Of course ‘spiritual integration’ is a made-up word.
Besides, I don’t even know what spirituality actually means, other than maybe a large degree of ‘not-I’ as part of one’s orientation in life.
You know, the notion that others around you and other generations to follow us are more important than our own self-interests.
For me, that’s all the definition of ‘spiritual’ that I need.
But, for many people with a similar view, that totally excludes earning money.
As if money itself is evil.
Well, it isn’t.
Money is just a tool, and the bigger your tool, the bigger the effect it has.
And for a stellar example of that, I take you back to 1755 Lisbon, when an earthquake and tsunami made friends and conspired to wipe out 85 % of the city.
But because the Marquis of Pombal was fabulously rich, he could afford to rebuild the city in record time.
How’s that for integrating values and ethics with money?
Tools. They rock.
A car is transportation, a hammer is good for building, and a chair is for sitting.
But used wrongly, each of these can be a weapon.
So it really isn’t the tool that’s the problem: it’s what you do with it.
And that means that if you have an important mission, and you do want to change the world, it would really serve your purpose in life if you come to accept money as a tool.
Let’s say you have a book in you, a really good and important one – a book that can have a massive impact and one that the world must read.
But, you can’t find a publisher for it…
Wouldn’t it be awesome if you had, say, $20K saved up, so that you can self-publish it far and wide, and launch it with a bang?
But if you refuse to integrate a healthy view of money with your mission, you might perpetually fall short of manifesting that what really matters to you.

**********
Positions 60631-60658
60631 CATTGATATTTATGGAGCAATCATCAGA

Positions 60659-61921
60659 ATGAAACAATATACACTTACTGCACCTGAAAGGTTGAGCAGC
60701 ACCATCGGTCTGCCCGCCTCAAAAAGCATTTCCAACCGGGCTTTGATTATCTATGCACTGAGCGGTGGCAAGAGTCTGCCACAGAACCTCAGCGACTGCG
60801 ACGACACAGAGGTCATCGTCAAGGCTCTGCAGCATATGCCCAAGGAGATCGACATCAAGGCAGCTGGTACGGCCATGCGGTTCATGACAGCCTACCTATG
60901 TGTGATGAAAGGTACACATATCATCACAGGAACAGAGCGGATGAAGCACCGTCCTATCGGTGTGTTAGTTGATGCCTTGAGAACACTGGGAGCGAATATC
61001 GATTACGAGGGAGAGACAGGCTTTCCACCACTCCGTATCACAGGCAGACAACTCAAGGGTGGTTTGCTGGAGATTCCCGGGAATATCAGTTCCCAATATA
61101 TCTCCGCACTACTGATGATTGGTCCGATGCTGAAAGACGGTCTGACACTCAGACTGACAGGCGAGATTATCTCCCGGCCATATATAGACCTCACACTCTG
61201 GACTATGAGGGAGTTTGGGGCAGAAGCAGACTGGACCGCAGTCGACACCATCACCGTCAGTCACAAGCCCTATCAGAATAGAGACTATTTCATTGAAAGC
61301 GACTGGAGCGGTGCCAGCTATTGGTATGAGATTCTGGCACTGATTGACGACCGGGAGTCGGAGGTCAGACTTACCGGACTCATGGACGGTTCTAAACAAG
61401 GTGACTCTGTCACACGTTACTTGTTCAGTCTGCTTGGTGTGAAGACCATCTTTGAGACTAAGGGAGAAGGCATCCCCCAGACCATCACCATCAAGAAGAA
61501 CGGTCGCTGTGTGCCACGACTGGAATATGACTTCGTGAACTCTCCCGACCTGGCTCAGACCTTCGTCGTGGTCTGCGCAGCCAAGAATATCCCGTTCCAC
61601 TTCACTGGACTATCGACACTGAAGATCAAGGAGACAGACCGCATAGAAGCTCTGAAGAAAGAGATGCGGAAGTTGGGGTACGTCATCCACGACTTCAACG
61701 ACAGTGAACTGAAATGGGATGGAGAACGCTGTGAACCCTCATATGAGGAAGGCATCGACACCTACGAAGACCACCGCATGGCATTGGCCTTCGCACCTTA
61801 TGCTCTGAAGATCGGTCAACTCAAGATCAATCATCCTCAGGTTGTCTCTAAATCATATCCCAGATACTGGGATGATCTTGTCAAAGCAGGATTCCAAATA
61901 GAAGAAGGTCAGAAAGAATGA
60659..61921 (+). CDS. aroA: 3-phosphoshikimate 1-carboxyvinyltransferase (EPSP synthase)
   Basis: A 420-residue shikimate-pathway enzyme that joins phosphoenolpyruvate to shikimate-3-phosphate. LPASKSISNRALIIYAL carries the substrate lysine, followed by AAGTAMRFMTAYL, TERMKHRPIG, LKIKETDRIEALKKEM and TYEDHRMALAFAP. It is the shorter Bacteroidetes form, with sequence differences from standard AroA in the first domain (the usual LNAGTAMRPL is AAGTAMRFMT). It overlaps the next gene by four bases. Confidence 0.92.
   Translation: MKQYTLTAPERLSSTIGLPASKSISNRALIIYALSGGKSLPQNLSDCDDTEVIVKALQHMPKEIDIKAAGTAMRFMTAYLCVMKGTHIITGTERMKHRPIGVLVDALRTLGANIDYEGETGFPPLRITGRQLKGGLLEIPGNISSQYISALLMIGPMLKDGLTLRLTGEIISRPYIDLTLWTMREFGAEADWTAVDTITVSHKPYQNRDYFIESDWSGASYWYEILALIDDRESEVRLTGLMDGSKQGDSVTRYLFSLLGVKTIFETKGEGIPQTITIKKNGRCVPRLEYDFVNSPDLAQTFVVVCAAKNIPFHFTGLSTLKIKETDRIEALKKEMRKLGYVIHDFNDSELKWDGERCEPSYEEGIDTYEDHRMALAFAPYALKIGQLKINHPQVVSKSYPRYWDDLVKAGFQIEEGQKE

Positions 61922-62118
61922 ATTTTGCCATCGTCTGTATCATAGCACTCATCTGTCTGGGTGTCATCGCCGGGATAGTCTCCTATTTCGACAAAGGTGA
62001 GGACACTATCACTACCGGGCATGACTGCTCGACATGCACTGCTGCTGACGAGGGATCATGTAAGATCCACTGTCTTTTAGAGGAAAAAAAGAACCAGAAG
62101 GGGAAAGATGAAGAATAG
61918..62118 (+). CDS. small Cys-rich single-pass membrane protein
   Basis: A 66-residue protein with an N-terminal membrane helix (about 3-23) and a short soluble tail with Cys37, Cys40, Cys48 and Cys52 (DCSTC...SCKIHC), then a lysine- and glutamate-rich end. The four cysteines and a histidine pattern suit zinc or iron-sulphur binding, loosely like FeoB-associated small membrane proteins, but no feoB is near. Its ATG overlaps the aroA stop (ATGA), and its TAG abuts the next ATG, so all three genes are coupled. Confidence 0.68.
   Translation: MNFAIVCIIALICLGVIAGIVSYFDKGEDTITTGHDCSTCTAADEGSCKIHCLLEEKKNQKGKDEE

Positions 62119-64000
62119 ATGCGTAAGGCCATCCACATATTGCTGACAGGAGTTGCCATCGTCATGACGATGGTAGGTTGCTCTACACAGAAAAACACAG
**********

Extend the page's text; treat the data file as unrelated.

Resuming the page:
In fact, I’ll take it even further:
If your values and views around money are so strong that you don’t want to earn enough to change the world, then actually that’s a selfish attitude.
It would mean that your own values are more important than impacting the world in a meaningful way.
And that doesn’t help anyone, other than your own feeling of self-worth for having such high moral standards.
But you can’t fix the world with broken hands.
You can have a big impact without any money, sure (Oh, hello there Ghandi!)
But if you don’t have a massive audience behind you, you’ll find that you can get a lot more done if you have the space and the funds to invest, so as to amplify and speed up the important work you want to do.
Sometimes, I coach people who struggle with this, and it’s inspiring – massively beautiful – to see someone shift their perception.
When a person goes from fear of possessions to knowing at a very deep level that possessions can create possibilities – that’s so very rewarding.
So yeah, I like my job.
What about you: have you managed to integrate money and earning, with the values and morality that makes you you – or are you creating less change than you’d like to because your values hold you back…?